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Date: 2009-09-25 11:10 pm (UTC)
exor674: Computer Science is my girlfriend (Default)
From: [personal profile] exor674
Throw out the never ask questions rule. That's a crap rule. However, you may want to learn to ask, "May I ask you something about your disability?" The key thing I've seen in disability communities is that people don't want to feel like they are obligated to explain. The explanation may be long and complex, and they may not feel up to going through it again. However, most people with disabilities are okay explaining things most of the time. If you're willing to see if they feel up to a question, and also willing to accept, "Actually, that's really complicated." or "I don't want to go into that" then generally asking is the best course if the issue is coming up. Just don't act as if you're entitled to an answer and you should usually be okay.

Yeah, as I've said I've never really followed it -- I do generally only ask friends and the like -- but was just commenting that it seems to be an expectation -- heh, I think the "how to be politically correct" things I was taught with growing up were kinda messed up.

The problem with "spaz" is that it does refer to a medical condition and those who have that condition usually hear it as an insult. ~They~ know what it means. The problem with "lame" is that the root is to deliberately imply that this thing is worthless or bad just like someone who can't walk very well. The history of how people with disabilities have been treated is really, really bad. It wasn't that long ago that lots of them were forcibly sterilized and/or systematically murdered. To this day people with disabilities get all sorts of bizarre and often condescending treatment that implies they are not a full human being. With such an environment, it's easy for those implications to be read into things. So even though you personally mean well, it won't necessarily come across.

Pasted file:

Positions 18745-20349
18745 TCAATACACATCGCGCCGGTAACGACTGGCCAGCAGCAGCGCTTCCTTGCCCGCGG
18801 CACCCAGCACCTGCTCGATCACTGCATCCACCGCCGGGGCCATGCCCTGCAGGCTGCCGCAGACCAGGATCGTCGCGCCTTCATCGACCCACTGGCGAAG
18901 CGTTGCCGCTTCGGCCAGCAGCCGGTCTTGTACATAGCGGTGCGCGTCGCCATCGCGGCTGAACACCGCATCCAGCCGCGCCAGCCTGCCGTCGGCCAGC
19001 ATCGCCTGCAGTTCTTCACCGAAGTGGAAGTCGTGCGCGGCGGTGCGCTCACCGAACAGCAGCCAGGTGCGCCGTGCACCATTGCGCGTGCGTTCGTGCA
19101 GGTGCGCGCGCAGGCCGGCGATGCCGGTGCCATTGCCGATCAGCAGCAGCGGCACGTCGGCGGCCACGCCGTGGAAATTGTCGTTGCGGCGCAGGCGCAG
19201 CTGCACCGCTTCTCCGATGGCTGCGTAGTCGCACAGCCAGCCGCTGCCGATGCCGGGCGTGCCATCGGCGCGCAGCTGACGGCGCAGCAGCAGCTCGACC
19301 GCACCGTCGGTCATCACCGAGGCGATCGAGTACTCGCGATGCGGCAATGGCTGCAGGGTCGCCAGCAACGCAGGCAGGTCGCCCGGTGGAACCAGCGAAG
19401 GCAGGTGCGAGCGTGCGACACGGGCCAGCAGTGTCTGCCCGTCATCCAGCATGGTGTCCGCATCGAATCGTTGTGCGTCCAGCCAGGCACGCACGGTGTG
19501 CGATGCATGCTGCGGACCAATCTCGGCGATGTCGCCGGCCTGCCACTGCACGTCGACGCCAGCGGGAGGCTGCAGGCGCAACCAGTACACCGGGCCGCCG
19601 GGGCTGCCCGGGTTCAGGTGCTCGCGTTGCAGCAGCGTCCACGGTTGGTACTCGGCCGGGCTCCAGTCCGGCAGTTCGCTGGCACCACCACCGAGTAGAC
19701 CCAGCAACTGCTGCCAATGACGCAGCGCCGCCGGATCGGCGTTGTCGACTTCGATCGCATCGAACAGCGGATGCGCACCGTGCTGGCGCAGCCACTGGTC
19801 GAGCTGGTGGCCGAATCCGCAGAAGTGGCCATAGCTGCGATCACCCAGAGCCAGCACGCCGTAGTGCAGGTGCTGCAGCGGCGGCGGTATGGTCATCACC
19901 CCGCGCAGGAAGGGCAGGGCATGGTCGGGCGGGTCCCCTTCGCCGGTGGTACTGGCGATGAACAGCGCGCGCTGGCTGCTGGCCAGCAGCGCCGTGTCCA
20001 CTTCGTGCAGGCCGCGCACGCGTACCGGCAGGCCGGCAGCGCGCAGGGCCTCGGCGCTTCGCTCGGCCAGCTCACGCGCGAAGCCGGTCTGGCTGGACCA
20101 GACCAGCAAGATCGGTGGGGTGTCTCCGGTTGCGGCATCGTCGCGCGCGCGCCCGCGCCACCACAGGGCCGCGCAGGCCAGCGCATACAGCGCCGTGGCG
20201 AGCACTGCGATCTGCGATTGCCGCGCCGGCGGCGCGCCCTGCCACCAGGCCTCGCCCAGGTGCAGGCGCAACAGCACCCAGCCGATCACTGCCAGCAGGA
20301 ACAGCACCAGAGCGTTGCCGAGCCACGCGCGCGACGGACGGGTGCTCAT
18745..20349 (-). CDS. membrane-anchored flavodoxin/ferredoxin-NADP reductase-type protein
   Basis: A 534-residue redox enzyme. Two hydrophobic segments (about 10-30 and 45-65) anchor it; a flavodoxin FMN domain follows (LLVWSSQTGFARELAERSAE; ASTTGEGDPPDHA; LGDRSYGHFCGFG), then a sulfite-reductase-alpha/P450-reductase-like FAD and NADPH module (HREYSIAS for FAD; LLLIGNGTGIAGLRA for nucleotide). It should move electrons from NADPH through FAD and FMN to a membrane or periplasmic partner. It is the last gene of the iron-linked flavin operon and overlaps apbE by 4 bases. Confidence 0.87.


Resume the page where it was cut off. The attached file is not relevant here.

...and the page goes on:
Okay, that makes sense.
I just wish that it would be pointed out to me politely if and when I hit something offensive to someone -- instead of getting yelled at, but that's a possibly unfair expectation from other people.

And I do think you can say things like, "I see what you mean" or "It won't hurt for me to do this", but I do think telling someone else doing something won't hurt them is likely best only if you have good reason to believe you are right. But it's also part of the general category that one should be careful telling other people how they work.

*nods*

But in general, I don't think you need to be too careful about avoiding things. The rubbing someone's face in it isn't likely to come up much. It'd be more like saying things like, "Jogging is great exercise and everyone should do it." to someone who can't walk. They're probably going to get annoyed at the second half since it excludes them from being part of "everyone" (Oh sorry, by "everyone" I just meant normal people, you know, the people who actually count) or it states that they should be jogging and tsk tsk that they no longer can do what they ought to do.

Yeah, I get how that could be bad and mean...

Thank you.
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exor674: Computer Science is my girlfriend (Default)
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